Epicuticular waxes have an important role in the incorporation of pesticides to plants. They constitute the first point of contact with the chemical. The interaction chemical-epicuticular waxes can produce changes in the chemical stability of the exogenous molecule and, hence, in its effectiveness. FTIR spectroscopy can characterize such interactions. For instance, FTIR bands assigned to the nitro group of pesticides fenitrothion and parathion showed significant shifts when were mixed with tomato epicuticular waxes, revealing a strong interaction that modified the photodegradation behavior of the chemicals (Fukushima and Katagi, 2006).

Also, other exogenous material as inorganic particle matter deposited on plant cuticles can be analyzed. In this sense, Raman microspectroscopy was used to analyze the composition of these particles during the foliar lead uptake by lettuce exposed to atmospheric fallouts (Uzu et al., 2010). Raman microspectroscopy allowed the identification of inorganic material rich in mixed carbonates of Ca and Mn, MnO2 and PbSO4.

Degradation of Plant Cuticles

Plant cuticles have a moderately high biological and chemical stability. However, they can be degraded by the action of soil organisms such as fungi and bacteria. Decomposition of plant cuticles isolated from tomato fruits, pepper fruits and citrus leaves incubated in soil was characterized by DRIFT (Chefetz, 2007). Main modifications in the spectra were a decrease of the absorptions at 2930 and 2850 cm−1 (asymmetric and symmetric stretching of the methylene groups, respectively) and a reduction of the 1740-1730 cm−1 vibration (C=O stretching of ester groups). The ratio of the intensities 2930:1730 remained constant for tomato samples and was slightly increased with time for the cuticles of pepper and citrus. These data suggested that cutin was continuously decomposed in soil, while the fraction of cutan was practically unaltered.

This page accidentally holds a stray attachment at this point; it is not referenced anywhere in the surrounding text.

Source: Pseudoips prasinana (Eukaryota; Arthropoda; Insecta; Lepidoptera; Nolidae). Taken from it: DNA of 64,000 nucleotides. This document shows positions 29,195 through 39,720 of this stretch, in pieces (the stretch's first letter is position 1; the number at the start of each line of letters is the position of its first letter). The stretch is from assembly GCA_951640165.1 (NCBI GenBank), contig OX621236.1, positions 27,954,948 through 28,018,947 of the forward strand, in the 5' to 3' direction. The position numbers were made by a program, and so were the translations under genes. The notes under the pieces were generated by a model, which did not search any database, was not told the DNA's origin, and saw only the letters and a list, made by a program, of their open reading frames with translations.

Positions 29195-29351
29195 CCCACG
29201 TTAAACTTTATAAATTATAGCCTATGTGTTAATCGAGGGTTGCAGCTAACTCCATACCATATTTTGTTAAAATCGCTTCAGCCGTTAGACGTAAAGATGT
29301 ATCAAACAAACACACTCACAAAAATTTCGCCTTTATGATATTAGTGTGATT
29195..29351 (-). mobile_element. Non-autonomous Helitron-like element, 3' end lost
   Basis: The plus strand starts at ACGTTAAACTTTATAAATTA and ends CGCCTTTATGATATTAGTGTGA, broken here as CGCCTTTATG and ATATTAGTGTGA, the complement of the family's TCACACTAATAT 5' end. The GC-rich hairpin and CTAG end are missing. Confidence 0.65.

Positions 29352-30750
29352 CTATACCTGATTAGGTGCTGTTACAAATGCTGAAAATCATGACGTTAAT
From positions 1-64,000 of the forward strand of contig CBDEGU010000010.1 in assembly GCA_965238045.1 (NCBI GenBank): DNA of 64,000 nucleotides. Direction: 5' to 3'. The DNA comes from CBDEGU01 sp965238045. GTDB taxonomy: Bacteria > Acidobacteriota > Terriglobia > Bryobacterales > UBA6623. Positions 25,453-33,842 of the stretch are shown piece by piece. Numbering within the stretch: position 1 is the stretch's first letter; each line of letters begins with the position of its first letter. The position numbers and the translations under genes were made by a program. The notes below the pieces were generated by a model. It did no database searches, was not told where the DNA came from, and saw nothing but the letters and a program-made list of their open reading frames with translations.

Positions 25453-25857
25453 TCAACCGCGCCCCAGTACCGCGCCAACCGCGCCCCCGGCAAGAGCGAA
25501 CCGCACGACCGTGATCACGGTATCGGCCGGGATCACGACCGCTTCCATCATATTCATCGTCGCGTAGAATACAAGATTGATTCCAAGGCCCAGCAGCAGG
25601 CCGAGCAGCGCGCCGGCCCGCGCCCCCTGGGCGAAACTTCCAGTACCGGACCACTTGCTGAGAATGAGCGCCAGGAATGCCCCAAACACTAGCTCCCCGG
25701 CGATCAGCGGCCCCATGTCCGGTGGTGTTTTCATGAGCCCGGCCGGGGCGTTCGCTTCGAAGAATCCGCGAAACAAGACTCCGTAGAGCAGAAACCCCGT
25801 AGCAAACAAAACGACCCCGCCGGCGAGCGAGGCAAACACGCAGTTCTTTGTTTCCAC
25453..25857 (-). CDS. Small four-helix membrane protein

On the other hand, IR can also be employed to analyze minor degradation. In this sense, the effects caused by low dose γ-irradiation in tomato fruit cuticles were identified by ATR-FTIR (Heredia-Guerrero et al., 2012). Samples after the irradiation showed an intense reduction of the asymmetric and symmetric stretching vibrations of the methylene groups, 2917 and 2848 cm−1 respectively, while the C=O stretching region (1800-1650 cm−1), associated with the cutin, remained unaltered, indicating a partial removal of epicuticular waxes of these samples.

Fossilized Plant Cuticles

Plant cuticles are frequently preserved in organic fossils (Almendros et al., 1999). Fossil cuticles are minor constituents in coals and coaly shales, but major components in some organic deposits (Kerp, 1991). Many studies on the characterization of fossilized plant cuticles by IR spectroscopy have been carried out (e.g., Lyons et al., 1995; Zodrow et al., 2000, 2009; 2012a,b; D'Angelo, 2006; Zodrow and Mastalerz, 2009; D'Angelo et al., 2010, 2011; D'Angelo and Zodrow, 2011 and others). In these studies an improvement of the assignments was achieved by calculation of area ratios. This allowed a better characterization of the chemical nature and composition of fossilized cuticles. In the Table 2 a set of such area ratios are shown (Zodrow et al., 2012a).


Table 2. Definition of semi-quantitative ratios from FTIR and their interpretation for the characterization of fossilized plant cuticles (Zodrow et al., 2012a).